10 Shocking Facts about Flame Retardants

Thanks to California law TB 117 from 1975, the comfy recliner you like to crash into at the end of the day better resembles a toxic dump. TB 117 required the foam in sofas, loveseats, recliners, car seats, electronics, and insulation be treated with several pounds of flame retardants, which investigative reports suggest do not even work!

The Dangers of Flame Retardants

These chemicals are recognized globally as toxic contaminants associated with reproductive disorders, cancer, immune dysfunction, hormone disruption, suppressed thyroid function, and serious damage to fetal and child brain development. Here are 11 facts you need to know to protect you and your loved ones from these dangerous, pervasive toxins.

1. Your Dust Bunnies Are Toxic

According to Duke University associate professor of environmental chemistry Heather Stapleton, “If you really look at what's in your dust, particularly for some chemicals, it's just as concentrated — or more — as what you'd find in sewage sludge.” [1] What she and many other researchers discovered is flame retardants like PBDEs and chlorinated tris escape from the foam and accumulate in dust. Dust bunnies, by their nature, collect greater amounts of these chemicals. The more of these guys around, the greater your toxic exposure.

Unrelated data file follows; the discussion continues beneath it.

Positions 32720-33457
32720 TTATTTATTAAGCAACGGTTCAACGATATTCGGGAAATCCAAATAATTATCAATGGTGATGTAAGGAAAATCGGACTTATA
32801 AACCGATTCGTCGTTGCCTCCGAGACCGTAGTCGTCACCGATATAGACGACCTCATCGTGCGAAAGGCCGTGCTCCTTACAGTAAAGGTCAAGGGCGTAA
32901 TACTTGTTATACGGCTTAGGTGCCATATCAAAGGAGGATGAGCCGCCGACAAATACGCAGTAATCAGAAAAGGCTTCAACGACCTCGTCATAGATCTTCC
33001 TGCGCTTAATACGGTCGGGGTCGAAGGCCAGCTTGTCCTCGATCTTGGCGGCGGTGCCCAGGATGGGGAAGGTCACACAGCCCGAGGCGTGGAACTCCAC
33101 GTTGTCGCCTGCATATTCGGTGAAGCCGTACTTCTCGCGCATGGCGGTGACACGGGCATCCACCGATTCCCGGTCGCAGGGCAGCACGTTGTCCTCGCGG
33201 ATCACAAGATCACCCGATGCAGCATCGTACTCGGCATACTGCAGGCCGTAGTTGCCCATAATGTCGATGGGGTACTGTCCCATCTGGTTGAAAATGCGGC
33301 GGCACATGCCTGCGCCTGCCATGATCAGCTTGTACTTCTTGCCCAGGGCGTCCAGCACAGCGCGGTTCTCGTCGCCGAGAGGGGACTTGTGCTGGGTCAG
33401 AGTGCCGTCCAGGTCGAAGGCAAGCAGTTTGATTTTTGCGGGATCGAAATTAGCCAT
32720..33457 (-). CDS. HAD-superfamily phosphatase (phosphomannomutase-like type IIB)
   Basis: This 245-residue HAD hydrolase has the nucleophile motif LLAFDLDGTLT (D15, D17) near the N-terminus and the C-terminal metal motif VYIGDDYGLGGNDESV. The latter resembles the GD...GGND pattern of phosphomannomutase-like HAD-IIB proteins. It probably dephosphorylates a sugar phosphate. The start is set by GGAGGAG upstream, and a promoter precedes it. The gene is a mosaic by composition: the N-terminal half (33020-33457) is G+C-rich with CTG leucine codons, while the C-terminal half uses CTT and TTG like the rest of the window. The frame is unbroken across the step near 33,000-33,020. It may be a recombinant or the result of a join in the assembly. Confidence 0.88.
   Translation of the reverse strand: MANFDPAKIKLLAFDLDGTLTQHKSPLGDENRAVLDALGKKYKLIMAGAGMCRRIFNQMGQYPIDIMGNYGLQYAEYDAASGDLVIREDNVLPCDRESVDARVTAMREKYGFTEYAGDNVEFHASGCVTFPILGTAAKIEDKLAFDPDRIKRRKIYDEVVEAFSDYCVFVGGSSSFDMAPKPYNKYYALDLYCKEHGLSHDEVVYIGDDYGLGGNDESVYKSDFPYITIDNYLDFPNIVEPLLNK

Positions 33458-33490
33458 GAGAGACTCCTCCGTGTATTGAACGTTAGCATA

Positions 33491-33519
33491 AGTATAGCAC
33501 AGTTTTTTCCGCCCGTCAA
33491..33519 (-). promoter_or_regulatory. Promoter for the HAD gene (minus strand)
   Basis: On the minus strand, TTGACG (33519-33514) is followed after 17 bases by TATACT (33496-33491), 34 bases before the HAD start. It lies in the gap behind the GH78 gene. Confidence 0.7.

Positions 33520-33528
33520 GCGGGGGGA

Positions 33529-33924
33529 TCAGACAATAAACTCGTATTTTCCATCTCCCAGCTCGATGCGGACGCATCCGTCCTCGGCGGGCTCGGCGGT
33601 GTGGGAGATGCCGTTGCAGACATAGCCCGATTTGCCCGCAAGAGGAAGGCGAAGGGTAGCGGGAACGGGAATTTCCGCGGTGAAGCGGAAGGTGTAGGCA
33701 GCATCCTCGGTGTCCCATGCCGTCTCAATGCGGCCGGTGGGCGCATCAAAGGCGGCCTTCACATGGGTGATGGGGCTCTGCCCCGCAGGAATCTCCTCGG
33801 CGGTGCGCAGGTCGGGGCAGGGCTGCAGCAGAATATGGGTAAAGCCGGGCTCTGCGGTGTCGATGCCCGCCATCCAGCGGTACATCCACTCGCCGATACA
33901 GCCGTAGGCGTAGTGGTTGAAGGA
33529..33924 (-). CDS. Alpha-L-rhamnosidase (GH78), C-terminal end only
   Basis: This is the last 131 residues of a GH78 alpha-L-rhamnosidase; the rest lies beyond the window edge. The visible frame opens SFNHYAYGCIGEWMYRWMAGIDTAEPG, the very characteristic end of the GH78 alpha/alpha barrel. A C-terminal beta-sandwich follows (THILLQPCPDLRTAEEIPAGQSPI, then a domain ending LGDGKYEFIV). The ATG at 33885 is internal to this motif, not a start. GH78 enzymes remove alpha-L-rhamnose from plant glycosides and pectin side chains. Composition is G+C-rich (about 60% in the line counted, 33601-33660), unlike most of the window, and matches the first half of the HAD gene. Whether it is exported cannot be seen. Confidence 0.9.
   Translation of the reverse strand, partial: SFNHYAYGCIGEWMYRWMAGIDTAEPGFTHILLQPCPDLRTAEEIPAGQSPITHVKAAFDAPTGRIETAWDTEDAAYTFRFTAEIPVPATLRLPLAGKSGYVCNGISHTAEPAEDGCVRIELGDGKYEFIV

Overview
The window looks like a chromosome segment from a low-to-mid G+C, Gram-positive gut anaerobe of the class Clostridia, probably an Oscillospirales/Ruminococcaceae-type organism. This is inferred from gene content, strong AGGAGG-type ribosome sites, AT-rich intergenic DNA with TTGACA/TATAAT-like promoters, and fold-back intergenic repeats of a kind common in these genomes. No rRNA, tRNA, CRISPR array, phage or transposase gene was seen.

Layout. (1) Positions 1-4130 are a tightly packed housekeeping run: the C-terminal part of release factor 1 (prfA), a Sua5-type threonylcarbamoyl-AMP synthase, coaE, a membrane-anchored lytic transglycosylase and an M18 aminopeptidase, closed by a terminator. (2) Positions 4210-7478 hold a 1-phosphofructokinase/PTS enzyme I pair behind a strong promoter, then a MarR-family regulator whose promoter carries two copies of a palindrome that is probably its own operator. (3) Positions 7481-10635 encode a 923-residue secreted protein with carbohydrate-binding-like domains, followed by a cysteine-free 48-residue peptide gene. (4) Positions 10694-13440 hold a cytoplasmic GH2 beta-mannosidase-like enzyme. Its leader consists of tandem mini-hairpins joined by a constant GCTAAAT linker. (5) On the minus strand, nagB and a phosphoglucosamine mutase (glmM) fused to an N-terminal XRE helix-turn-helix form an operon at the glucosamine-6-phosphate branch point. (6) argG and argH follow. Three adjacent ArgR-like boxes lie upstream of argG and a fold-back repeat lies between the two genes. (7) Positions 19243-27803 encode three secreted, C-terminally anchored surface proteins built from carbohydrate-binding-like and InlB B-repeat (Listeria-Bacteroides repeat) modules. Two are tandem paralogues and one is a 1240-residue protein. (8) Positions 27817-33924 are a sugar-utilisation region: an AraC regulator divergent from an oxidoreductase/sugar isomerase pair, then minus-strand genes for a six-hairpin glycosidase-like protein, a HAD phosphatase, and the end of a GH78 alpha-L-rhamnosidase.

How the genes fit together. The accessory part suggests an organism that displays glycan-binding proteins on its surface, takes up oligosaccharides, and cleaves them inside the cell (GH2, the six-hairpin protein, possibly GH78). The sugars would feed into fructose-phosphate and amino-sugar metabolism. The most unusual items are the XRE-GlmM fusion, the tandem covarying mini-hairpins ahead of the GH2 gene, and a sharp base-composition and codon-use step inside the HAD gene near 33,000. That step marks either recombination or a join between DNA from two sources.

2. The 2006 Ban on PBDEs Did Not Make Furniture Safe

Although PBDEs were supposedly banned in 2006, the chemical chosen to replace them is equally as dangerous. Chemical manufacturers reverted to using chlorinated tris (or TDCPP), a chemical banned from use in children's pajamas in 1977 for its role in DNA mutations and cancer. Even the newer chemical known as V6 contains tris. Research shows chlorinated tris is more toxic than the pesticide chlorpyrifos, a known neurotoxin. [2] Tris remains as dangerous today as in 1977.

3. Baby Products Are Loaded with Flame Retardants

Tests on baby car seats, baby changing pads, and other foam baby products consistently reveal the presence of flame retardants. [3] Tris and a new chemical known as V6 (found to contain tris) on average make up 4.6% of the mass of the foam in baby products. [4] The best way to protect our little ones is to use and expose them to as few foam products as possible.

4. Children Have Higher Levels in Their Blood

Tests of children revealed three times higher levels of fire retardants than those found in their mothers. The reason for this is believed to be the fact that children play on the floor where dust and carpeting collect these fire retardants. This may explain the ever-increasing number of children suffering from hormonal and metabolic imbalances.

5. Flame Retardants Easily Cross the Placenta

Pregnant women need to be especially aware of exposure to flame retardants. Research has shown that PBDEs have no problems crossing the placenta, transferring its harmful effects from mother to fetus. PBDEs have been found in fetal blood samples in numerous tests with women chronically exposed to products that have been treated with flame retardants. [5] Observations of children with higher levels of PBDEs in their …read more

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